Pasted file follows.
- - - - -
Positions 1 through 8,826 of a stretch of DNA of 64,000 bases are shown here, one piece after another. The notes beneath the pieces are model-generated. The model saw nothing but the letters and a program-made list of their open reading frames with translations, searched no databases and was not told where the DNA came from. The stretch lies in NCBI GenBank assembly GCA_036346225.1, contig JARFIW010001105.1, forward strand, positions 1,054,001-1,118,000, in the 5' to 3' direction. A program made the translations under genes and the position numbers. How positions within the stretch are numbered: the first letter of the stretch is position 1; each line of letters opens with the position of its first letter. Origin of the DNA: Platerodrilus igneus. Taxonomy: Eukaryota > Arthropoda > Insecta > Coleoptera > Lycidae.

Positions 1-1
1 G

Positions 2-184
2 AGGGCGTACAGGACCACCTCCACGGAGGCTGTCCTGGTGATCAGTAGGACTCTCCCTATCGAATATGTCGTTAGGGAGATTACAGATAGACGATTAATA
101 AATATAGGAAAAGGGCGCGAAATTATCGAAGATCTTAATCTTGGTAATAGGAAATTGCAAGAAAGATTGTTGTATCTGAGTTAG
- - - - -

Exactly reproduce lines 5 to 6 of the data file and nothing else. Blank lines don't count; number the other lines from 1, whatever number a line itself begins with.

2 AGGGCGTACAGGACCACCTCCACGGAGGCTGTCCTGGTGATCAGTAGGACTCTCCCTATCGAATATGTCGTTAGGGAGATTACAGATAGACGATTAATA
101 AATATAGGAAAAGGGCGCGAAATTATCGAAGATCTTAATCTTGGTAATAGGAAATTGCAAGAAAGATTGTTGTATCTGAGTTAG